On the morning of Tuesday, July 7, 2020 Reading Hospital employee Michelle Rose suffered sudden cardiac arrest while on her break in the hospital cafeteria. Several employees immediately jumped into action to save their colleague’s life. Diana E. Arango RN and Erika Gilroy, Patient Access Care Management, were first to approach Michelle. Unable to revive her, they asked bystanders to call a “Code Blue” and retrieve the automatic external defibrillator (AED), which had been placed in the cafeteria as part of the HeartSAFE program, created and funded by the Friends of the Reading Hospital.
Also in the cafeteria was the leadership team from TowerDIRECT. Anthony Martin, Paramedic and Director of EMS, Kara Gagliardi, Pre-Hospital RN, Director of the Transfer Center, and Scott Dunbar, Paramedic and Director of EMS Quality Process Improvement. They noticed a commotion, saw someone reaching for the AED, and tables being moved around quickly. The trio ran over to assist and Mr. Martin, a licensed EMS professional, attached the AED. The AED quickly analyzed her heart rhythm and confirmed that a shock was needed. In total, she required six shocks to restore her normal heart rhythm. Throughout her arrest she continued to receive CPR by the employees in the cafeteria.
After receiving multiple defibrillations and CPR, Michelle was admitted to the Miller Regional Heart Center at Reading Hospital. She was placed on a ventilator and received therapeutic hypothermia. This cooling treatment lowers an individual’s body temperature to 89 to 93 degrees Fahrenheit in an attempt to prevent long-term brain damage.
“I was fortunate to have the skill of an expert team providing my care,” Michelle said. “But I also had groups of employees that came together for me by donating their earned time off to allow me time to recover. During the incident in the cafeteria a group of employees formed a prayer circle outside the room while the Code Team was with me.”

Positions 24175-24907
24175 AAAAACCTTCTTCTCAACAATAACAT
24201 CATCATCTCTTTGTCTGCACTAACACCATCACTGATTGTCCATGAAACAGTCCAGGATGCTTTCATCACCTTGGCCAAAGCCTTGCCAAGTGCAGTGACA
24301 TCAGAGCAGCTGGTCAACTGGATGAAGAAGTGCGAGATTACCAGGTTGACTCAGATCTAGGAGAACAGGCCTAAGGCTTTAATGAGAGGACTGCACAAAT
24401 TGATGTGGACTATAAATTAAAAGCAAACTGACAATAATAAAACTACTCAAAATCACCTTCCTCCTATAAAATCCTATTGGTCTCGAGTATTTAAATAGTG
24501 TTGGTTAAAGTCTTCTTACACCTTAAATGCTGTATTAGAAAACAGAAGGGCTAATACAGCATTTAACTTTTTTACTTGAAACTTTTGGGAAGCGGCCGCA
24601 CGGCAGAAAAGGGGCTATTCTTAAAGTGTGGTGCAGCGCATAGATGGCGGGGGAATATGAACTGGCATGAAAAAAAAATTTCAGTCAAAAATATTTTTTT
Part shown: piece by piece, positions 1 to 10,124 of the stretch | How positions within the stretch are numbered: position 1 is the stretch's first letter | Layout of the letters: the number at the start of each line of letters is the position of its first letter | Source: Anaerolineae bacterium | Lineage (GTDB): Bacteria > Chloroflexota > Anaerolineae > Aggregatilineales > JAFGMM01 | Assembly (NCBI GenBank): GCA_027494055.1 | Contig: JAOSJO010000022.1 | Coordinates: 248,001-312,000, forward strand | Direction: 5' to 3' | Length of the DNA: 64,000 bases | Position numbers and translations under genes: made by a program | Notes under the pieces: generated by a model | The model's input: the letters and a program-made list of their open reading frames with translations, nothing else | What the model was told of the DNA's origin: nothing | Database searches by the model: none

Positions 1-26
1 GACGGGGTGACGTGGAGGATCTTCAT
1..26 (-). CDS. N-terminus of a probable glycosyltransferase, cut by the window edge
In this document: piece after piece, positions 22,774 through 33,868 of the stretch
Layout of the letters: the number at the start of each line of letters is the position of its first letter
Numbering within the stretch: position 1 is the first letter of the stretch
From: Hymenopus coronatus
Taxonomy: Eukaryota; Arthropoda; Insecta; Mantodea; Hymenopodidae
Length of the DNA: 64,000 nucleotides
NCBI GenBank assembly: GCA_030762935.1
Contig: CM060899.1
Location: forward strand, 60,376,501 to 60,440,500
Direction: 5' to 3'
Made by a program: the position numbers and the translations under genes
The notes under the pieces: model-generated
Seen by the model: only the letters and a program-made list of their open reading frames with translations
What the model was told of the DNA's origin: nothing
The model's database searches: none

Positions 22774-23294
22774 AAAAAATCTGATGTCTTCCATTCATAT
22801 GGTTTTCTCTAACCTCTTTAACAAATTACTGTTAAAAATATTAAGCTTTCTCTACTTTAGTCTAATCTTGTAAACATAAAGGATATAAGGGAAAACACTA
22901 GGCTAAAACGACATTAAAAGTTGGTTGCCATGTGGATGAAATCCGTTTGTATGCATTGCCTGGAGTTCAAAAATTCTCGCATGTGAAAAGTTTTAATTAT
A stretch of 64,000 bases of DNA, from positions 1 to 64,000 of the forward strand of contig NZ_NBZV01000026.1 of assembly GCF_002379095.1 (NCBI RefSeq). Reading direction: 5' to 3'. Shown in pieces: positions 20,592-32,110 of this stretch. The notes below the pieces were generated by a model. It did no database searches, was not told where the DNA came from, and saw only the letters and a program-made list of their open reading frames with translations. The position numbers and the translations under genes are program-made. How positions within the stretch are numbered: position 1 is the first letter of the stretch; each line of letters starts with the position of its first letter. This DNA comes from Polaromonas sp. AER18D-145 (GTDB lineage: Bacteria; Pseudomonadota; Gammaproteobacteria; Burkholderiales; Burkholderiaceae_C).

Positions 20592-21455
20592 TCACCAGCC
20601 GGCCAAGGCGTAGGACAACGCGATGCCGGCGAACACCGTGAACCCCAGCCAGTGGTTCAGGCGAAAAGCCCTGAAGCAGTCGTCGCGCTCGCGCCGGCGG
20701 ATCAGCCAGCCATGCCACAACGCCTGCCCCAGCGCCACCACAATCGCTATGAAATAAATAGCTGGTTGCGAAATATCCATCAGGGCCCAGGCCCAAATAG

“To say that I am proud of the employees involved in saving Ms. Rose’s life is an understatement,” said William M. Jennings, Reading Hospital President and CEO. “These individuals heroically jumped into action and saved the life of their teammate. I am so thankful that Ms. Rose has recovered and is back to work and I wish her well. I’d also like to commend the clinical team that provided the high-quality of care that our patients have come to expect from Reading Hospital.”
The AED used to save Michelle was placed in the employee cafeteria 10 years ago as part of The Friends of Reading Hospital HeartSAFE Berks County initiative. HeartSAFE is a program launched by Reading Hospital and The Friends of Reading Hospital to increase an individual’s chance of survival from sudden cardiac death. Since HeartSAFE’s inception, The Friends of Reading Hospital have placed more than 650 AEDs across Berks County. The initial impetus of the HeartSAFE program was to place an AED in every police and first responder vehicle in Berks County. Having placed more than 250 AED’s in police and first responder vehicles, the program expanded to include placement of AED’s in all Berks County schools, as well as places of congregation including FirstEnergy Stadium, Santander Arena, malls, colleges, and numerous non-profits.
“The national survival rate of sudden cardiac death victims is presently less than 5%,” said Michael Koslow, MD, Tower Health Medical Group – Cardiology. “For every minute that goes by post cardiac arrest that the patient is not resuscitated, their chance of survival decreases by 10%. Hence, the immediate initiation of CPR and access to an AED with prompt delivery of shocks is critical for survival. This need for rapid access to AED’s in Berks County has been the core of the HeartSAFE program, recognizing that only through rapid access to AED’s can lives be saved.”
Lucine Sihelnik, The Friends of Reading Hospital President, said, “Michelle’s story demonstrates the importance of community members becoming educated in hand-only CPR and using an AED. The Friends are committed to continuing this life-saving program for our family and friends.”
In a letter to Reading Hospital CEO, Mr. Jennings, Michelle’s husband, Robert Rose, said, “Thank you all, every employee of Tower Health, for the well wishes, prayers and generosity. My wife and our family were treated and cared for above and beyond anything I could have imagined!”
If someone you know is suffering sudden cardiac arrest, follow the Chain of Survival. This includes:
- Calling 9-1-1 immediately
- Performing CPR
- Using a defibrillator
- Accessing advanced emergency medical care